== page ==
Please use this identifier to cite or link to this item: https://observatorio.fm.usp.br/handle/OPI/33492
Title: Social and behavioral characteristics of male blood donors and their sexual partners: an analysis to define risk subsets
Authors: SALOMON, TassilaGOMES, IsabelOZAHATA, Mina CinthoMOREIRA, Carlos Henrique ValenteOLIVEIRA, Claudia Di LorenzoGONCALEZ, Thelma T.DUARTE, Maria EstherMIRANDA, CarolinaPROIETTI, Anna Barbara CarneiroSABINO, EsterNETO, Cesar de AlmeidaCUSTER, BrianMENDRONE JR., AlfredoCAPUANI, LigiaSALLES, NanciPROIETTI, Fernando AugustoSAMPAIO, Divaldo de AlmeidaLEAO, Silvana Ayres CarneiroLOPES, Maria InesFERREIRA, Joao EduardoOIKAWA, MarcioTAKECIAN, Pedro LoscoBUSCH, M. P.MURPHY, E. L.CUSTER, B.GONCALEZ, T.SCHULMAN, J.KING, M.KAVOUNIS, K.GLYNN, S. A.
Citation: TRANSFUSION, v.59, n.8, p.2584-2592, 2019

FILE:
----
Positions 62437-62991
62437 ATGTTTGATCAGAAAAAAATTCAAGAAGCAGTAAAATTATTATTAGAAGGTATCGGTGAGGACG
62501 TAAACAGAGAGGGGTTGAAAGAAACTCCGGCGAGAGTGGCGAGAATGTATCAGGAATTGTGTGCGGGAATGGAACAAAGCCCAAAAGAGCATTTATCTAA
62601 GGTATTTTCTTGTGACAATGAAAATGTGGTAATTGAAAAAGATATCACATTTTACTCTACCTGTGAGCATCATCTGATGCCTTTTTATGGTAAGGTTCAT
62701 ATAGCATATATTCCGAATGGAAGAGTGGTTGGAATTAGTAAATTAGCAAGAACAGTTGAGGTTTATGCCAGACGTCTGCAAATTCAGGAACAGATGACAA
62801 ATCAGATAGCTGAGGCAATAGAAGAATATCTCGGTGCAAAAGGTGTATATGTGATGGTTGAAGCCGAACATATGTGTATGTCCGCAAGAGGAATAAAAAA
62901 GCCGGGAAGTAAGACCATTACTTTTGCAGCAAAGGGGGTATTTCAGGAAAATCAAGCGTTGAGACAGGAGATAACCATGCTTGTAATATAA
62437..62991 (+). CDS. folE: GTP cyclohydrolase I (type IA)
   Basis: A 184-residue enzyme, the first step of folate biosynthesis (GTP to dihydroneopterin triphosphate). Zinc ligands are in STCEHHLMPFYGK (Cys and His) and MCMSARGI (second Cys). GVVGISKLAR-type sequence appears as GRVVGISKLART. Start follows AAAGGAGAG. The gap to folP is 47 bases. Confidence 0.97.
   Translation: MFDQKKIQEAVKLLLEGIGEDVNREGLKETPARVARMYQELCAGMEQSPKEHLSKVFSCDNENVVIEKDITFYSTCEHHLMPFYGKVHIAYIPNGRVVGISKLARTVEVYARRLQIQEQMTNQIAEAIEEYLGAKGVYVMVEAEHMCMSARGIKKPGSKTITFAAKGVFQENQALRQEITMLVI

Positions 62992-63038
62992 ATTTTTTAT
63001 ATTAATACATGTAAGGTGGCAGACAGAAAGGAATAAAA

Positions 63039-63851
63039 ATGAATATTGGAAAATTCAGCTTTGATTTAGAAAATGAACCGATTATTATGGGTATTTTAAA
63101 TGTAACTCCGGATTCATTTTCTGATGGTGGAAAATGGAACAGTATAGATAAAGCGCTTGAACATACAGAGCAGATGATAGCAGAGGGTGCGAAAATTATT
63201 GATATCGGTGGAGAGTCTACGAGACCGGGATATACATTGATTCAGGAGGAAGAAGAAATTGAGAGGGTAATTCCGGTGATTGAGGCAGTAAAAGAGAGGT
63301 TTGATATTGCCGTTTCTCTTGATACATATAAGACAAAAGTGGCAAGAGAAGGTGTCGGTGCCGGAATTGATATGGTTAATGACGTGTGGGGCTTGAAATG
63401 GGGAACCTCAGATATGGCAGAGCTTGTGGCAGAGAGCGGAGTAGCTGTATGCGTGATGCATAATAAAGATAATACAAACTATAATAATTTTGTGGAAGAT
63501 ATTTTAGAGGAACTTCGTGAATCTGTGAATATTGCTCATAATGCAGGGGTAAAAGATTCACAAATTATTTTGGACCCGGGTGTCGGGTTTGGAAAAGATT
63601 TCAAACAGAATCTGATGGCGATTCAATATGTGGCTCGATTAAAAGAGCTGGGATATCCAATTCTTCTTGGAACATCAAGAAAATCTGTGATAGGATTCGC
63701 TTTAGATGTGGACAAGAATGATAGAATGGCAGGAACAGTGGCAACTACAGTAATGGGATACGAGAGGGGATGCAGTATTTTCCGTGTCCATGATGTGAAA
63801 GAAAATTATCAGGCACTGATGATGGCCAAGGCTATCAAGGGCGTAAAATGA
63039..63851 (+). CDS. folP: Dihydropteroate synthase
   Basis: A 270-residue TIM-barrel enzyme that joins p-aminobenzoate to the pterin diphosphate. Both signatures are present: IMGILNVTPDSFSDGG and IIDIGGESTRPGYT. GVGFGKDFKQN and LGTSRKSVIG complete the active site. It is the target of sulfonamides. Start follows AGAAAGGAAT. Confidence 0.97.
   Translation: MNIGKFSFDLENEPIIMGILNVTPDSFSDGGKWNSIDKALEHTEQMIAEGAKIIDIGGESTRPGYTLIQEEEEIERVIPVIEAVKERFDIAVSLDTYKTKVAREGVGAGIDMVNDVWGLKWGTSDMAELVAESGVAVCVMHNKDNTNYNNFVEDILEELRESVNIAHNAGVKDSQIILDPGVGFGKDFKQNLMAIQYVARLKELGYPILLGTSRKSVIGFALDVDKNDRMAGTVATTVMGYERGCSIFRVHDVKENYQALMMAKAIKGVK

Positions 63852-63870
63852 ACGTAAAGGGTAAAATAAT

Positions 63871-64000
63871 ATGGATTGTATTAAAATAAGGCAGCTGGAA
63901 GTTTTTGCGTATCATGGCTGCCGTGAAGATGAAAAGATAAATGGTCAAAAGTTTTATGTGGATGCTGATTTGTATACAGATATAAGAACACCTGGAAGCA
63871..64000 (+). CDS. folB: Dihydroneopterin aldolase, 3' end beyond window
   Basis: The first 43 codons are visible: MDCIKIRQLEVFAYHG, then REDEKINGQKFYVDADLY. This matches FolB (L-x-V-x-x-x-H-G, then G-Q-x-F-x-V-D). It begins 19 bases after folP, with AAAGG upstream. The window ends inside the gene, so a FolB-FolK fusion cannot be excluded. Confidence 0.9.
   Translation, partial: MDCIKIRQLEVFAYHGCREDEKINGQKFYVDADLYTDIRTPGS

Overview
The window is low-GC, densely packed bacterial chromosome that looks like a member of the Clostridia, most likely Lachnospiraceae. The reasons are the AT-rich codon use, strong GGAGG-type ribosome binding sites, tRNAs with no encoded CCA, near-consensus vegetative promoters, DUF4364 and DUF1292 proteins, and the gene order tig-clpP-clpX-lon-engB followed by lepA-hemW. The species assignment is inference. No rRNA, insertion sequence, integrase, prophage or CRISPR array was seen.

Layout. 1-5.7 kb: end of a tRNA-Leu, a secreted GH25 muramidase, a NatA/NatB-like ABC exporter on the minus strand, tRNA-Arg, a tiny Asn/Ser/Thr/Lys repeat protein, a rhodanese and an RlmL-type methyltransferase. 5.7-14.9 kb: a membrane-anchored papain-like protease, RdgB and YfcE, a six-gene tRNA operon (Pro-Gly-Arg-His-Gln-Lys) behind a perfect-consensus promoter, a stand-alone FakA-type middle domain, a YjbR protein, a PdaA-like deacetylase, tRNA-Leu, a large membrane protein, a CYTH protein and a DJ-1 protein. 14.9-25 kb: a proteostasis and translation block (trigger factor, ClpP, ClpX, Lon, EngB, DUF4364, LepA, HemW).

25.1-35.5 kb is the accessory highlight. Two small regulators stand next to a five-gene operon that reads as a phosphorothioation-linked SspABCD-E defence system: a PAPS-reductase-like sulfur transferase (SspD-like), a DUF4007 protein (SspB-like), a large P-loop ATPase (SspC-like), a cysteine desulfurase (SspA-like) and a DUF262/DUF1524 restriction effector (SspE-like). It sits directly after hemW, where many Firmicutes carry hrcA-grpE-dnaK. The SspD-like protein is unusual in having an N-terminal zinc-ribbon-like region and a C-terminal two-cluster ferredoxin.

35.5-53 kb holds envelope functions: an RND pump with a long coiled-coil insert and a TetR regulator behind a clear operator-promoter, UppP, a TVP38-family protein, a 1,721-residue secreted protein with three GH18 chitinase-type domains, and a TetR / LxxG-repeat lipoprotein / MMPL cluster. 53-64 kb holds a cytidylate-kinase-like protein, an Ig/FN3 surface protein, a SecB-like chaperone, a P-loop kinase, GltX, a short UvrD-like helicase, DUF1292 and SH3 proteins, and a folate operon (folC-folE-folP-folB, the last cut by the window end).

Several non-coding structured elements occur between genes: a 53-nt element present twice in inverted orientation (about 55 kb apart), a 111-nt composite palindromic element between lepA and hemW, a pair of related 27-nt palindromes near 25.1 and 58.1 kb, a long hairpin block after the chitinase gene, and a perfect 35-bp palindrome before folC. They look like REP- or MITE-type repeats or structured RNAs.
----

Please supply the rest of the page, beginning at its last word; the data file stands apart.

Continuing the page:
Abstract: BACKGROUND Men who have sex with men in Brazil are deferred from donation for 1 year since their last sexual contact. Legal proceedings in front of the Brazilian Supreme Court could compel blood collection agencies to discontinue use of sexual orientation questions. METHODS Data from male participants in a completed HIV risk factor case-control study were used to evaluate whether it is possible to differentiate donors at lower and higher risk for HIV using two analytical approaches: latent class and random forest analyses. RESULTS Male blood donors were divided into three distinct risk profile classes. Class 1 includes donors who are heterosexual (96.4%), are HIV negative (88.7%), have a main partner (99.4%), and practice unprotected sex (77.8%). Class 2 includes donors who are men who have sex with men /bisexuals' (100.0%), are HIV positive (97.4%), and were not aware of their sexual partners' HIV status (80.3%). Class 3 includes donors who are heterosexual (84.1%), practice unprotected vaginal/anal heterosexual sex (66.8% vs. 40.9%), and were both HIV positive and HIV negative (49.5% vs. 50.5%). We also found that asking donors about their partner(s)' HIV serostatus could replace asking about donors' sexual orientation and types of partners with relatively minor shifts in sensitivity (0.76 vs. 0.58), specificity (0.89 vs. 0.94), and positive predictive value (0.85 vs. 0.88). CONCLUSION Sexual orientation questions on the donor questionnaire could be replaced without great loss in the sensitivity, specificity, and positive predictive value. Social and sexual behaviors of donors and their partners are proxies for HIV risk and can help to develop modified questions that will need controlled trials to be validated.
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